Williwaw's Reviews > How It Ends: From You to the Universe

How It Ends by Chris Impey
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's review
Jul 02, 2012

really liked it
Read from June 23 to July 01, 2012

Ninety pages in, and I'm already experiencing information overload. There are lots of familiar facts that I've forgotten, plus lots of new and fascinating facts. This is a broad-spectrum book that surveys multiple scientific disciplines as well as current social issues.

I hope that I can retain a small fraction of what I'm learning!

Follow up:

Okay, finished! This is a very witty and entertaining book. It's popular science, so the science is not too overwhelming (although I must admit, there were 2 or 3 graphs that I could not comprehend). If you are a scientist, maybe you are already familiar with most of the ground that Impey covers. Especially if you are a scientist who talks with scientists from outside your discipline, and keeps up, generally, with developments in fields other than your own.

What astonishes me is that humans can be so keenly interested in time and space so remote that we as individuals will never experience it. I'm sure that some people would be tempted to brush off such grandiose thinking as impertinent to their lives and personal concerns. While I get that, there's still something intoxicating about contemplating our small place in the grand scheme of things. It's ennobling to realize that we, as a species, value contemplation for its own sake; and that we are willing, as a society, to pay people like Impey to devote their lives to deep speculation about the ultimate fate of the universe and of our species.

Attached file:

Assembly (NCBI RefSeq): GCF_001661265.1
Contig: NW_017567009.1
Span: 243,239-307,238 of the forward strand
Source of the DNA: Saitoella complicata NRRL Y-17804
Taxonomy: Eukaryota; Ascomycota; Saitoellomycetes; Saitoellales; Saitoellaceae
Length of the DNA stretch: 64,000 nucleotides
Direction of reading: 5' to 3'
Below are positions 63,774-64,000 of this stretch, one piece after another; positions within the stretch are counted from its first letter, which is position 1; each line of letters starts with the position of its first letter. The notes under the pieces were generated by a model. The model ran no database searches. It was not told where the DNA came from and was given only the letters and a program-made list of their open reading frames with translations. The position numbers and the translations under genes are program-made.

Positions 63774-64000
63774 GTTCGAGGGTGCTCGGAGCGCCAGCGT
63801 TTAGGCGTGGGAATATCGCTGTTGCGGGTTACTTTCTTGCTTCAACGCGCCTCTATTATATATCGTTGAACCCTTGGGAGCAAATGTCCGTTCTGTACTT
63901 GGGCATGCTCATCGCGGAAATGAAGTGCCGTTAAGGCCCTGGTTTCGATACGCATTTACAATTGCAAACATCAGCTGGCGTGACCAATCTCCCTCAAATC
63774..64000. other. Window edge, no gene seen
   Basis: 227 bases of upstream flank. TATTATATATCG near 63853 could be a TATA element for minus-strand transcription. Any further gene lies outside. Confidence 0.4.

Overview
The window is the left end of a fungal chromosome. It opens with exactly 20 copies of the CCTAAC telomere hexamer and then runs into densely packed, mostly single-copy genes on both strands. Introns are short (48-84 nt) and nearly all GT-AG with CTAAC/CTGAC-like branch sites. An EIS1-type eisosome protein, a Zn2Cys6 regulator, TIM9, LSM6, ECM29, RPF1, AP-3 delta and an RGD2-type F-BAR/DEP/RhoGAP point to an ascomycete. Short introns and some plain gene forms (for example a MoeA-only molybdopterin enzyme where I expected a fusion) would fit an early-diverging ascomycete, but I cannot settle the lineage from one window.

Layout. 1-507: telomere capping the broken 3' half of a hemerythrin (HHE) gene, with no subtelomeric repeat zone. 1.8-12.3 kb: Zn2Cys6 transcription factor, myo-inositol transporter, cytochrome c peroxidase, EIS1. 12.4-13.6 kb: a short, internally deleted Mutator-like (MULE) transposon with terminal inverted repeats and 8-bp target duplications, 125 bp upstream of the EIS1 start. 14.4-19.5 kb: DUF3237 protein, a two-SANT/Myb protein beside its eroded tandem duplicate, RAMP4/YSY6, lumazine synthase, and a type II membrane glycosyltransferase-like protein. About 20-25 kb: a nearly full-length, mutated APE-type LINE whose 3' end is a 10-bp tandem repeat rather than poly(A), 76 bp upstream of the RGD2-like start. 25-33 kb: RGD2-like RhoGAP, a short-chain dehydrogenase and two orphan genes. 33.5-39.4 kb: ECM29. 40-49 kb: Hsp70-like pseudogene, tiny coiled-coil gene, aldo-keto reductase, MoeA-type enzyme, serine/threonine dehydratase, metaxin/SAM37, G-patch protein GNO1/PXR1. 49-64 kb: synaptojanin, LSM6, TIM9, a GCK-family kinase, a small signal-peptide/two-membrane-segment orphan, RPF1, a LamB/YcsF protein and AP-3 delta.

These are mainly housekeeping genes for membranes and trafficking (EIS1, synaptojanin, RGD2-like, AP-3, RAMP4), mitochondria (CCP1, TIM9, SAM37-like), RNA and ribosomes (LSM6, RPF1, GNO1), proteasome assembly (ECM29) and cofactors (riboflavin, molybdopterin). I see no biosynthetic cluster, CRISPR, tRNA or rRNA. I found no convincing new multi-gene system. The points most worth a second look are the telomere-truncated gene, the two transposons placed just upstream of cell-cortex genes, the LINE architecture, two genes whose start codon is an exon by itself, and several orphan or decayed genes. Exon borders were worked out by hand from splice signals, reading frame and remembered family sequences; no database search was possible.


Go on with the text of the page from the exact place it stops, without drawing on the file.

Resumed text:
There's enough speculation here to fuel several science fiction novels. This book bursts at the seams with facts, so I'm tempted to re-read it soon because I simply cannot hold it all in my puny, mediocre brain.

Here's a characteristic passage, just so you get a feel for this book:

"Shrink the universe by a factor of 300 million. Earth reduces to the size of a golf ball, fitting comfortably in your hand. The Sun becomes a glowing three-meter ball 400 meters away and the Solar System is the size of a small town. but the nearest star in this model is 35,000 kilometers (20,000 miles) away so most of the universe is still beyond view. Now shrink by a second factor of 300 million. The stars reduce to microscopic scales and the typical distance between stellar systems is three millimeters. The Milky Way is a twisting spiral about 300 meters across and the nearest comparable galaxies are about a kilometer distant. Even with a factor of 10 (to the 17th)reduction in scale, the most distant galaxies are 45,000 kilometers (30,000 miles) away."

Yes, let us be humble, my fellow dust-motes!
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